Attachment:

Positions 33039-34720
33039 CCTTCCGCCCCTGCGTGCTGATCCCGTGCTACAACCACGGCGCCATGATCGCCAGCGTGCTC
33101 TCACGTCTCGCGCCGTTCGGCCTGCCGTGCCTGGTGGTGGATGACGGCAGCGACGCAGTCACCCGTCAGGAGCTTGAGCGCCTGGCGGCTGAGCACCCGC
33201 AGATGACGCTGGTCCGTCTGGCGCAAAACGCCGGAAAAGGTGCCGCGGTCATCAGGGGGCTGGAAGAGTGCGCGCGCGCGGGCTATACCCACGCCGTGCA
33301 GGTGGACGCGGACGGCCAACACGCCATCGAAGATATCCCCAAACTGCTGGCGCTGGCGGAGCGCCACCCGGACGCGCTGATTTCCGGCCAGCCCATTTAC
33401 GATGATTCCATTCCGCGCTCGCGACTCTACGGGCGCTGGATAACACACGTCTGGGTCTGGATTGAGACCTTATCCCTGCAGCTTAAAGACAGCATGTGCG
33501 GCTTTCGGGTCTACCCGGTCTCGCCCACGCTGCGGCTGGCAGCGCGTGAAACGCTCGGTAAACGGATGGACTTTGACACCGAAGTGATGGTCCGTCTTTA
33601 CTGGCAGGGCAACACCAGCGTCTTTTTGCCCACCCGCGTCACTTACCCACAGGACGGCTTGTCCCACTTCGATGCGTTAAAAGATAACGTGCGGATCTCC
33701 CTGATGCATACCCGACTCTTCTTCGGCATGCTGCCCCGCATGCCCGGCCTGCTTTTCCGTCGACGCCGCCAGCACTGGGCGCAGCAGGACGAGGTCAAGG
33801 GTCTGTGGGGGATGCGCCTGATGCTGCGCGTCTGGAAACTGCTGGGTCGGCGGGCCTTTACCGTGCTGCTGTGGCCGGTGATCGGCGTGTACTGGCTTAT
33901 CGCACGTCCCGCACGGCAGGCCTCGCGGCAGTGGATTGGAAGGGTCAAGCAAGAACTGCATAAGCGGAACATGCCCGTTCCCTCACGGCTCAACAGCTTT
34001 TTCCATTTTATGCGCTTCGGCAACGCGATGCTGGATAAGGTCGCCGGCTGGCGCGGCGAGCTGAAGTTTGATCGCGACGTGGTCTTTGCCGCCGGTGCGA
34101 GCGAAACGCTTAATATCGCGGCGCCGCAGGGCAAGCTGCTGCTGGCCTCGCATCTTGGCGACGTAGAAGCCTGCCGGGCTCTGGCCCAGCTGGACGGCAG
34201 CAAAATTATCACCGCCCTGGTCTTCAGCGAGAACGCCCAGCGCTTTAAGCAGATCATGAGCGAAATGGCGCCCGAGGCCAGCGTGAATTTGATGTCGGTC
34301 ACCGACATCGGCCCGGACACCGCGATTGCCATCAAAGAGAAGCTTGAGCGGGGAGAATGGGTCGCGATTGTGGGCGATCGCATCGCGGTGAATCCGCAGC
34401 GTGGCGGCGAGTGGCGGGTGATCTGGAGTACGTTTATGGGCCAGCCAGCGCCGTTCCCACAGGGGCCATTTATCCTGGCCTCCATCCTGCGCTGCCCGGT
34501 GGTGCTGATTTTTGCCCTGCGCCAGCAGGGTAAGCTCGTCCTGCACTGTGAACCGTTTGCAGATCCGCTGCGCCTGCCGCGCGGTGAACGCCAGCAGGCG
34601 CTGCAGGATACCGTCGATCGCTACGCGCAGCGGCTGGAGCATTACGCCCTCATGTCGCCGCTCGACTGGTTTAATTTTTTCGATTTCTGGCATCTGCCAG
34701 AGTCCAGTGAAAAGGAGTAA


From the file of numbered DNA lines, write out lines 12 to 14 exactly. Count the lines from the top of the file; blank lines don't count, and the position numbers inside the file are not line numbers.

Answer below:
34001 TTCCATTTTATGCGCTTCGGCAACGCGATGCTGGATAAGGTCGCCGGCTGGCGCGGCGAGCTGAAGTTTGATCGCGACGTGGTCTTTGCCGCCGGTGCGA
34101 GCGAAACGCTTAATATCGCGGCGCCGCAGGGCAAGCTGCTGCTGGCCTCGCATCTTGGCGACGTAGAAGCCTGCCGGGCTCTGGCCCAGCTGGACGGCAG
34201 CAAAATTATCACCGCCCTGGTCTTCAGCGAGAACGCCCAGCGCTTTAAGCAGATCATGAGCGAAATGGCGCCCGAGGCCAGCGTGAATTTGATGTCGGTC